It’ll start slowly, with a 15-month recruiting deadlock ending on Tuesday.
This will resume on July 1 when the issue of compensating football players for their skills by allowing them to receive additional financial benefits through their name and likeness (NIL) comes into play.
And that will accelerate in the fall when the one-time (penalty-free) transfer phase that has opened up a sort of “free agency” in college football becomes more real with the start of the 2021 season.
Welcome to the wild west of the CFB, which will be a big difference from the uncertainty and chaos of last season’s pandemic-dominated season, where just playing the game was a major achievement.
Allowing recruits on campus for the first time in 15 months has turned the quiet period of late spring, early summer into a midseason frenzy of activity as the recruiting process shifts from a zoom environment at a time when players can actually visit the places they will be living in the next few years.
But it’s more than that.
There are also seismic rumbles from the top where the format of college football – now a four-team playoff – will be discussed and inevitably changed.
It is also a period when negotiations for new television contracts are seriously discussed.
While there is no definitive announcement for at least the next few months, count on an extension of the playoffs – my best guess being that adding 8 more spots will be the arrangement that is being negotiated with the strong. possibility of a package of $ 1 billion per year.
12 teams, with the top four teams receiving exemptions and first-round and quarter-final matches played at campus venues (top seed arrives home) in the second and third weeks of December.
Such an arrangement would only fill the December college football schedule with meaningful games, starting with the conference league games on the first weekend in December.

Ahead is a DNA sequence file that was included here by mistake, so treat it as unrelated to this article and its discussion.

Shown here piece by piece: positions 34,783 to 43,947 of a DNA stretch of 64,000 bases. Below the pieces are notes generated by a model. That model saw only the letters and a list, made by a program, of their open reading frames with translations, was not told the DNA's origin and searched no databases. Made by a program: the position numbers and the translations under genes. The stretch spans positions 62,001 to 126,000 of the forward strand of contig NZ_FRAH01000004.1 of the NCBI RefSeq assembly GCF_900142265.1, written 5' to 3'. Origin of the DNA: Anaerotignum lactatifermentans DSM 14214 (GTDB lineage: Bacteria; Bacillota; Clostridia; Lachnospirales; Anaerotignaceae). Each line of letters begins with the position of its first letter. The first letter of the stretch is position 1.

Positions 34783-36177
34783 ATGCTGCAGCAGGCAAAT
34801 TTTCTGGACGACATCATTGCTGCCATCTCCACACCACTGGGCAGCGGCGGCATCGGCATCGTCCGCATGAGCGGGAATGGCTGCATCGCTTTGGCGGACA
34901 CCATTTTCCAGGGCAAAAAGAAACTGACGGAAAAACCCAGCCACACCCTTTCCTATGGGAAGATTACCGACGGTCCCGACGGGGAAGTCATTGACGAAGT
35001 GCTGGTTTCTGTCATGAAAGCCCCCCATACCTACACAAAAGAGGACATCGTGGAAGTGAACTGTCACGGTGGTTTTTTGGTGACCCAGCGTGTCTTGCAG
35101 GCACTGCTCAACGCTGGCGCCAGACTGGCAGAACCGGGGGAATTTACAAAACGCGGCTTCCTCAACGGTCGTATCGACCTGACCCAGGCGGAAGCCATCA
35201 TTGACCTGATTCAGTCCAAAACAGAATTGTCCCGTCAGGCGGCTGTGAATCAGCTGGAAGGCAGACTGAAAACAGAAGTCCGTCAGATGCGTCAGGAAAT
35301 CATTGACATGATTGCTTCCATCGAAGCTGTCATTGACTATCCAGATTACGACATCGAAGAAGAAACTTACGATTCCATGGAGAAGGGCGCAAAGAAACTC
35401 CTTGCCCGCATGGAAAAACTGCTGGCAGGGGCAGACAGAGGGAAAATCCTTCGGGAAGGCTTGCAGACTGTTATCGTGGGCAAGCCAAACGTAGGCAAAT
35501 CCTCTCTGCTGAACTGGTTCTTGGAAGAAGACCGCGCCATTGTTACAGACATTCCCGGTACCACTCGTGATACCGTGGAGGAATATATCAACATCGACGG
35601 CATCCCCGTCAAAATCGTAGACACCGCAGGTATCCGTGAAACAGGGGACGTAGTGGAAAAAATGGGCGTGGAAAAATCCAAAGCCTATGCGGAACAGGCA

The current Final Four Bowl game, starting with the New Years Six Bowls, would remain unchanged for at least the next few years.
Another looming possibility would be ESPN, which is working hard to become the primary outlet for the playoff system, to revamp its bowl plan.
ESPN currently has 17 bowl games, which it hosts in various locations across the country from mid-December through the New Years holiday.
What would make sense would be for the network to take most of these bowls and run them regularly while on vacation in Orlando, Florida, which is ESPN’s southern base of operations with plenty of sports facilities.
ESPN’s ‘campus’ in Florida already has sports fields for soccer, lacrosse and soccer. It could easily take part of this field and turn it into a mini-stadium (15,000 to 20,000 ), then bundle their bowling rounds into a Disney – World Holiday Sports Package, where hotel accommodations and tickets to bowling matches could be part of a package.
What do you think is best, a Christmas trip to Detroit for a game between the second tier MAC and CCA teams or a trip to Orlando and Disney World, plus bowl game?
This plan may take a while, but rest assured that the extended playoffs and the chaos that will be created by the advent of free will and some form of “pay for play” will change the face of CFB much faster.
Even without that, it’s a season that will hopefully bring the return of crowded stadiums and the drama of intriguing opening weekend games such as Miami vs. Alabama or Clemson vs. Georgia.
Let the games, the fun and the chaos begin.